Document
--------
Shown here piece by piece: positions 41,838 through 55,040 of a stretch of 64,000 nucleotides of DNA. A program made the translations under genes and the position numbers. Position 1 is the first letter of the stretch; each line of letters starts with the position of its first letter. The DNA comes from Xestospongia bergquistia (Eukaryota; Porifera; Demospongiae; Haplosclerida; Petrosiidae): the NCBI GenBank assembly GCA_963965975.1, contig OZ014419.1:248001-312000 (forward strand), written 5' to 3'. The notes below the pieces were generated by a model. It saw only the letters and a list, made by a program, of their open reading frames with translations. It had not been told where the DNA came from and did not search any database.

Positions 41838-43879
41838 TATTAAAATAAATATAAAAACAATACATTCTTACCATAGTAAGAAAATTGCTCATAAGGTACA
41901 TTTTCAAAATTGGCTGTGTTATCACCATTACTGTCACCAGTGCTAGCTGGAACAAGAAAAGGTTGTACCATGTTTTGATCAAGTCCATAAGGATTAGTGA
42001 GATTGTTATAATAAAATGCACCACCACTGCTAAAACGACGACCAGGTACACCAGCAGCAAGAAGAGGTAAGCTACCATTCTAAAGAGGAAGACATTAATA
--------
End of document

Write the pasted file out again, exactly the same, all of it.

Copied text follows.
Shown here piece by piece: positions 41,838 through 55,040 of a stretch of 64,000 nucleotides of DNA. A program made the translations under genes and the position numbers. Position 1 is the first letter of the stretch; each line of letters starts with the position of its first letter. The DNA comes from Xestospongia bergquistia (Eukaryota; Porifera; Demospongiae; Haplosclerida; Petrosiidae): the NCBI GenBank assembly GCA_963965975.1, contig OZ014419.1:248001-312000 (forward strand), written 5' to 3'. The notes below the pieces were generated by a model. It saw only the letters and a list, made by a program, of their open reading frames with translations. It had not been told where the DNA came from and did not search any database.

Positions 41838-43879
41838 TATTAAAATAAATATAAAAACAATACATTCTTACCATAGTAAGAAAATTGCTCATAAGGTACA
41901 TTTTCAAAATTGGCTGTGTTATCACCATTACTGTCACCAGTGCTAGCTGGAACAAGAAAAGGTTGTACCATGTTTTGATCAAGTCCATAAGGATTAGTGA
42001 GATTGTTATAATAAAATGCACCACCACTGCTAAAACGACGACCAGGTACACCAGCAGCAAGAAGAGGTAAGCTACCATTCTAAAGAGGAAGACATTAATA